Mayo Patent Watch: Fighting Cancer, Autoimmune Disease With Bioengineered Viruses

Top researchers James Russell, Moses Rodriguez cited as inventors of virus tech platforms.

Mayo Patent Watch: Fighting Cancer, Autoimmune Disease With Bioengineered Viruses
The Mayo Foundation for Medical Education and Research, the nonprofit parent entity of the Mayo Clinic, is a worldwide research powerhouse that is assigned scores of U.S. patents each year. Mayo scientists and doctors are at the scientific forefront of many medical specialties, and the breadth of their activities is widely varied.
As part of its healthcare industry coverage, TCB is taking occasional looks at recent patents awarded to the Mayo Foundation and its inventors in a feature called Mayo Patent Watch. This installment of the series includes patents assigned to Mayo in late August 2016.

Patent No.: 9,428,736
Title: Vesicular Stomatitis Viruses
Inventor: Stephen J. Russell, M.D., Shruthi Naik
Dr. Stephen Russell, a professor of molecular medicine at Mayo Clinic and CEO of Rochester biotech start-up Vyriad, has made headlines over the last several years in connection with his efforts to harness the potential of bioengineered oncolytic viruses to attack cancer cells.
Among the most promising candidates are vesicular stomatitis viruses (VSVs). In nature, VSVs can be isolated from insects and livestock and are not considered human pathogens. However, they can be engineered to selectively replicate in tumor cells and destroy them without harming healthy cells.
Russell’s work is based on the demonstrated ability of such viruses to target and destroy cancer cells while also stimulating the body’s adaptive anti-tumor immune response to continue killing cancer cells. This anti-tumor immune response is more powerful when the virus has been bio-engineered to include a tumor antigen.
Russell’s now-patented VSV platform has been licensed by Mayo to his own spinoff company, Vyriad, which is a Mayo Clinic Ventures portfolio company and is housed in its Business Accelerator in downtown Rochester.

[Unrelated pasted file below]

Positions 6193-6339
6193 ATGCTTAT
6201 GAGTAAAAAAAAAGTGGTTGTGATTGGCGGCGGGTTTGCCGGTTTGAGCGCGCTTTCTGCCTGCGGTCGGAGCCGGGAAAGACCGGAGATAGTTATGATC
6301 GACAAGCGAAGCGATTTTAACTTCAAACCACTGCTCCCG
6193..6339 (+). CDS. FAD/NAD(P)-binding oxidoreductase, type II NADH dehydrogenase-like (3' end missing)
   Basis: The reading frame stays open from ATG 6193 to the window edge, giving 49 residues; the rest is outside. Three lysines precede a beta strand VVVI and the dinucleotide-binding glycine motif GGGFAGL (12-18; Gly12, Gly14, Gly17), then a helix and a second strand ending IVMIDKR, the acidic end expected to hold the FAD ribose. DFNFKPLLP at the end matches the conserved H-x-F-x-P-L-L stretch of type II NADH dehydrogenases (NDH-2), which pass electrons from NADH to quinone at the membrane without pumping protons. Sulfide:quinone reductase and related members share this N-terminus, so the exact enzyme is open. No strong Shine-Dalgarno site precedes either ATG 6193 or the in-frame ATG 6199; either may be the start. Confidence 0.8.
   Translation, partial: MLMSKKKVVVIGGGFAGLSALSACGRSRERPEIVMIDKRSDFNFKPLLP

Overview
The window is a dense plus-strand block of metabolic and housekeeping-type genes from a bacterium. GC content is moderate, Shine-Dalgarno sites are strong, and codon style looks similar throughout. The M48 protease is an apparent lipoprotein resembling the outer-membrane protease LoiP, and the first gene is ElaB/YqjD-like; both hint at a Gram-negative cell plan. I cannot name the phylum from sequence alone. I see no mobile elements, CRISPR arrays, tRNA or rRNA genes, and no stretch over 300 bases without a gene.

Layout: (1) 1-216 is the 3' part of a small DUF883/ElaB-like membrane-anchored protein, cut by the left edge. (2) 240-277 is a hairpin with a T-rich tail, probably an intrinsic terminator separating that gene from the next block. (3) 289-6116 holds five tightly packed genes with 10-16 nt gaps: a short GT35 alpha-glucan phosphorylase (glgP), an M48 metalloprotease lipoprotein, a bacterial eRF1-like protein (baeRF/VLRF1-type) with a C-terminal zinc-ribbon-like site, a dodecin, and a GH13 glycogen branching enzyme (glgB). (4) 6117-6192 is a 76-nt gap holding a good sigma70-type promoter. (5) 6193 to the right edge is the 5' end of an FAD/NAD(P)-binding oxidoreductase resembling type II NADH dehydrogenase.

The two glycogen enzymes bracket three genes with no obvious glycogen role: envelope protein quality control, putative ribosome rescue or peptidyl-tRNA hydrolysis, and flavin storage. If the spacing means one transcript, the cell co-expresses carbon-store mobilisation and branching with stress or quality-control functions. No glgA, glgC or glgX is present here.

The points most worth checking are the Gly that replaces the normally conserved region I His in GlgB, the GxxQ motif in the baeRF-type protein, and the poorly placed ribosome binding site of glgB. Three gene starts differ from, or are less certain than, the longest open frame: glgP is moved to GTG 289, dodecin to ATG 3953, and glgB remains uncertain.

The company was originally known as Omnis Pharma. In January 2015 it signed a licensing deal with pharmaceutical giant AstraZeneca and its subsidiary MedImmune to study, improve and potentially commercialize Omnis’ VSV technology by pairing it with its own anti-cancer immunotherapy drug candidates. The idea is that by pairing engineered viruses with drugs that enhance the body’s natural immune response, the anti-cancer effect can be amplified.
In March, Omnis Pharma merged with another Rochester start-up, Magnis Therapeutics, to form Vyriad. It boasts a pipeline of eight oncolytic virotherapies in clinical trial phases and seven in late-stage pre-clinical development. The eight clinical products include Phase II candidates targeting ovarian cancer and multiple myeloma, as well as Phase I programs in glioblastoma, mesothelioma, head and neck cancer, blood cancers, endometrial cancer, hematologic malignancies, and gastrointestinal cancer.

Patent 9,421,242
Title: Methods and Materials for Reducing the Severity of Viral Infections
Inventors: Moses Rodriguez M.D., Allan Bieber, Arthur E. Warrington Jr., Meghan McGee-Lawrence, Eric Poeschla M.D.
This patent comes out of work performed at Mayo Clinic’s Center for Multiple Sclerosis and Autoimmune Neurology, headed by Dr. Moses Rodriguez, which is searching for cures to autoimmune diseases such as MS. More generally, they’re seeking nothing less than a broad-based vaccine that could function against all viruses in the world.
Mayo’s new patent relates specifically to the use of a bioengineered expression of a gene contained in the Theiler's Murine encephalomyelitis virus (TMEV), known as 3-D polymerase. The expression was engineered in connection with a project called Development of a Broad-Spectrum Antiviral Agent, which grew out of concern about the global health threat posed by viruses (such as could be used by bio-terrorists) for which there are no known pharmaceuticals.
Dr. Rodriguez's team of investigators recently discovered that 3-D polymerase used in inbred mice resulted in a mouse that is resistant to virus infections. These mice were able to withstand lethal doses of encephalomyocarditis virus, which causes fatal heart disease in humans, as well as infection with herpes viruses, which can cause a variety of disabling diseases in humans, including fatal encephalitis.
The mice also survived infection with vesicular stomatitis virus (see above patent), which is typically transmitted by insects and causes ulcers in the mouths of animals. They bred perfectly well in the laboratory and lived normal lifespans without diseases. Essentially, the mice are normal -- except for being highly resistant to virus infection.
Yet another promising result from the studies is that the subject mice don’t develop autoimmune diseases. The significance to human health in this work are potentially enormous – creating immunity either before or after exposure to potentially lethal virus infections as well as a cure for MS and other autoimmune diseases. 
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